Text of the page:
Firstly, I decided to figure out what events were coming up in London and the area so I wouldn’t miss them, at least I wouldn’t miss them because I didn’t know about them. I have now marked up my calendar with the Royal Ascot (happening this week from Tuesday until Saturday), Wimbledon (happening in a few weeks), a Polo match late in June that a Canadian expats club is attending, and the British Grand Prix in early July.

Now, I may not make any of these events. The Royal Ascot, which is the first up, has tickets available, but I don’t quite have a morning suit available to wear and with a couple of interviews tentatively scheduled but changing on the whims of potential employers this week, I think the ride up to Ascot will have to wait for next year. The rest of the events I have vowed to research this week, which means I will most likely do nothing until the day of the event, and then curse myself for my inability to follow through on any of my planning and get tickets for things.

But at least I was able to manage to change one of my behaviours this morning. When the sun woke me up again at 8 in the morning, I didn’t roll back over and go to sleep, even though I wanted to. Instead, I got up, showered and dressed in a nice shirt, a clean pair of jeans and a pair of nice, black dress shoes. I headed out and got on the tube station, heading towards the city so I could finally open my bank account.

I had decided to open my bank account at a branch down in the city rather than up in Willesden because I don’t see myself living Willesden for long, and would prefer not to have to drag myself out to the north-west end of the city every time I need to visit my branch. I figure I will most likely end up working somewhere “in the city” (the area that I would have called “downtown” in any North American city), so at least my branch would be relatively close to my workplace.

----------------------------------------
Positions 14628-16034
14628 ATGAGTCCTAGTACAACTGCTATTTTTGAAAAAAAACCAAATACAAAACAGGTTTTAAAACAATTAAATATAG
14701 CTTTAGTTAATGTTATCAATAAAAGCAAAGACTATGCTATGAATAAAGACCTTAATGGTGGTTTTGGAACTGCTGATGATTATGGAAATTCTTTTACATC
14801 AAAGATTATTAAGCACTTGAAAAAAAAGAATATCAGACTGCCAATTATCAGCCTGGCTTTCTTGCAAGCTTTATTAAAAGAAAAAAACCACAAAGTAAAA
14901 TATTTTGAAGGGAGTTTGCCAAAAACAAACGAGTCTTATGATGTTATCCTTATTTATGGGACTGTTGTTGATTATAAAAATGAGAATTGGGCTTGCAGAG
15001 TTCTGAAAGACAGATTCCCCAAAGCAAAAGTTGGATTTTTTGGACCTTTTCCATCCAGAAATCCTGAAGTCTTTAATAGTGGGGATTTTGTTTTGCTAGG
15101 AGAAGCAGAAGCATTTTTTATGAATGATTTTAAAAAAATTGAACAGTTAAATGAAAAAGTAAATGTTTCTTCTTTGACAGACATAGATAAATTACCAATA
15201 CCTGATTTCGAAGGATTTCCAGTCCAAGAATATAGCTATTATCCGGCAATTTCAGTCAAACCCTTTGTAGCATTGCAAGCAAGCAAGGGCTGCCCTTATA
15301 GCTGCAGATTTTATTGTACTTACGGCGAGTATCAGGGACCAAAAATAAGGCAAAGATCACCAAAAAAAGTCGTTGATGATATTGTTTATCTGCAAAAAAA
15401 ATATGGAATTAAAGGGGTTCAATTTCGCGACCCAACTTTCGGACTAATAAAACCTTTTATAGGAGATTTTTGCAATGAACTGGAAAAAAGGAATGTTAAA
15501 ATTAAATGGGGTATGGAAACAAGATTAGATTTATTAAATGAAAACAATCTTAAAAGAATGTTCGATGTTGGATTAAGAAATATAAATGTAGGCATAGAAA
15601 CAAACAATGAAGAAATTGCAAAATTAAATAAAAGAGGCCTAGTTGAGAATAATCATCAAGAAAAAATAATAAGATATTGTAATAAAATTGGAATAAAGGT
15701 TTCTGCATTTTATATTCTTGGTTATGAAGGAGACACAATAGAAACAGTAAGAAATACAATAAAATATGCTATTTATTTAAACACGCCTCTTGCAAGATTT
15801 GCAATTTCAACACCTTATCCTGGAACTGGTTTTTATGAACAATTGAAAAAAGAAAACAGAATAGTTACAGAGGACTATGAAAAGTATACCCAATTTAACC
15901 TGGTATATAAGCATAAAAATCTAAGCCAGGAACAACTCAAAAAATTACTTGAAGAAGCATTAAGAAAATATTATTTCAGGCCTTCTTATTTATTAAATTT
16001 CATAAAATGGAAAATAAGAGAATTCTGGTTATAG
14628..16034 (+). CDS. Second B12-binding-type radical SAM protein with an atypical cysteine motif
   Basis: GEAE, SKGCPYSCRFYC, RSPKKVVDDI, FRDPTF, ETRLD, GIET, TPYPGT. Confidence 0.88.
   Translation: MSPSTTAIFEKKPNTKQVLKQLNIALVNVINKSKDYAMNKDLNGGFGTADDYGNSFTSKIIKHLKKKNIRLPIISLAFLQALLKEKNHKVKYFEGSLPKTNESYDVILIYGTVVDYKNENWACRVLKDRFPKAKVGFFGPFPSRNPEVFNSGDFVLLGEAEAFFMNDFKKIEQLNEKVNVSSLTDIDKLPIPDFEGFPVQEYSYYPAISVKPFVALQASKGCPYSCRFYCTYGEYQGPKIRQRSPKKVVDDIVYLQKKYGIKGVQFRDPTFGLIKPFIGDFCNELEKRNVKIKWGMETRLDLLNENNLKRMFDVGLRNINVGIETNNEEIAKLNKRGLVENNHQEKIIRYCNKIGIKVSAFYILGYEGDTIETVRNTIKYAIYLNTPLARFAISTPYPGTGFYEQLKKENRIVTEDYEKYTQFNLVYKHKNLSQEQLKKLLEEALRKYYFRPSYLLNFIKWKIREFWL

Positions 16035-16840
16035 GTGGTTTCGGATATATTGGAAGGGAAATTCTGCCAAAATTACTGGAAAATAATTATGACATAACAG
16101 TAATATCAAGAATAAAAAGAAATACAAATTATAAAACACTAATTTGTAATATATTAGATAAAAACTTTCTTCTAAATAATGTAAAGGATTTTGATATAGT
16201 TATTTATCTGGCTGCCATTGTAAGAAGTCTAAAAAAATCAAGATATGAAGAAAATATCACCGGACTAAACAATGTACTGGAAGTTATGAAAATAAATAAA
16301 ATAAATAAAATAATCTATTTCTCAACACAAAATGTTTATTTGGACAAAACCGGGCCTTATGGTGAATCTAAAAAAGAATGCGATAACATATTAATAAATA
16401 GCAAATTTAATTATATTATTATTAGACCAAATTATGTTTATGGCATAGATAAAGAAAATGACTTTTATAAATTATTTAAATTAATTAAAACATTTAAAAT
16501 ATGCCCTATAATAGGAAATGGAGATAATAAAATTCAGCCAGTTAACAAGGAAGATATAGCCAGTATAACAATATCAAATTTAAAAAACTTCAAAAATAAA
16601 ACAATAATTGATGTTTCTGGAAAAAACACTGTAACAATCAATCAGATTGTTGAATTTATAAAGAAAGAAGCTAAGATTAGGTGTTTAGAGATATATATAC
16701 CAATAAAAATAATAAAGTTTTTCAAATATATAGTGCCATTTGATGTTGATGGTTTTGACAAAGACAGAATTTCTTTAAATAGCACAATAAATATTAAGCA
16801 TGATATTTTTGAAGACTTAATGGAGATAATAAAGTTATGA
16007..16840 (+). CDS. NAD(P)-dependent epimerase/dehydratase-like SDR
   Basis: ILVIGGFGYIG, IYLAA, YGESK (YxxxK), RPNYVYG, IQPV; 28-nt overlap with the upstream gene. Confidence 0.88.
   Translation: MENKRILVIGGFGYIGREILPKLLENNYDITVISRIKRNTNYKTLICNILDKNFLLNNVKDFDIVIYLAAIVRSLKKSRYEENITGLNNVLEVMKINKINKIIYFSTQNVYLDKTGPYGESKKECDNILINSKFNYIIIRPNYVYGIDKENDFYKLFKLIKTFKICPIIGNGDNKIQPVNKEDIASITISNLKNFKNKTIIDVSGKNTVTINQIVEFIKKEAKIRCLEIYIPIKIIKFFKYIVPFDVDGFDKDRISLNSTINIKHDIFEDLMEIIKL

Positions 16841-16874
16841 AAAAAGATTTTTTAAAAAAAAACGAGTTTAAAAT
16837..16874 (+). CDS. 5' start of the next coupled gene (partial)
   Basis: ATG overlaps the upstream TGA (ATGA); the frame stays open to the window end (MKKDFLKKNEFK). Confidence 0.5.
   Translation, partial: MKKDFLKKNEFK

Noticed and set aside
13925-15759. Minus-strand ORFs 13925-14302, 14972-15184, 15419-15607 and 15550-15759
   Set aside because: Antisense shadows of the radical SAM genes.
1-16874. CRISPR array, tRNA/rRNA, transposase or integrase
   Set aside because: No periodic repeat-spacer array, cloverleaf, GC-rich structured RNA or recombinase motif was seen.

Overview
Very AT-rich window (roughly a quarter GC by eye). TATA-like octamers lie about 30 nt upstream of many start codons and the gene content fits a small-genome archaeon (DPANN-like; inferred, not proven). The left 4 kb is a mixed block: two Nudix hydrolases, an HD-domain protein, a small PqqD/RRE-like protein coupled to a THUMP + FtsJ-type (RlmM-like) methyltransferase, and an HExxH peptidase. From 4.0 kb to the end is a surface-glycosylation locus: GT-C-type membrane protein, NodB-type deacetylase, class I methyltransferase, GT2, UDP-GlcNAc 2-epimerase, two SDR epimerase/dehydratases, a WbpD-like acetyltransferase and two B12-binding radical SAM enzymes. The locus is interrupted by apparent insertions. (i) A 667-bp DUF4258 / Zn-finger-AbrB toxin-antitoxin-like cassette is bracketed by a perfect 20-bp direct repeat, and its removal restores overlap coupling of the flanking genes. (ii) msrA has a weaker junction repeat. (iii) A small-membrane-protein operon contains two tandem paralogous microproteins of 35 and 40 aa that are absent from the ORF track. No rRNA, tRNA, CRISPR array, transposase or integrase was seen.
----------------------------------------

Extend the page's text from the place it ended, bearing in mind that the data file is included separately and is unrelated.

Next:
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Getting onto the tube, I grabbed the free Metro paper and read through the news, sports, entertainment and business headlines, skipping over the weather as the Jubilee line lurched towards Westminster station, where I transferred to the Circle line to Mansion House station.

The tube was filled with a bunch of other people dressed smartly and heading off to work. I felt like I fit in, though, as I was wearing jeans, most were dressed smarter than I, but at least I wasn’t wearing my shorts-t-shirt-hiking boot-camera get up that identifies me immediately as a tourist.

I was dressed up, I was up at a decent hour, I was off to conduct some business. I had my laptop bag slung over my shoulder and I was flipping through the pages of the Metro. I was one of the crowd, one of the many heading off to work. I felt like I was part of the great structure that runs this city (even though all I was doing was opening a bank account).

I will admit that most my life I haven’t much liked being a faceless cog in a great machine, but something about being an anonymous face on the train today, heading into the heart of the great post-industrial beast that is the City of London, I felt great. For a length of that tube ride, I was part of London.

I may be complaining in this very blog in 3 months about how I feel so lost and small in the masses of those that run the industries that run the world, but for today, it felt like I belonged here.

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Today I wasn't just a tourist. I wasn't just floating on the surface of London, or even just dipping in my toe. Today, at least for a few hours, I finally felt like I belong in London.

Posted by GregW 07:31 Archived in United Kingdom Tagged living_abroad migration_experiences Comments (1)

Floating on the Surface of London

The new immigrant still feels a lot like a tourist in his new town

sunny 20 °C
View Exploring A New Home on GregW's travel map.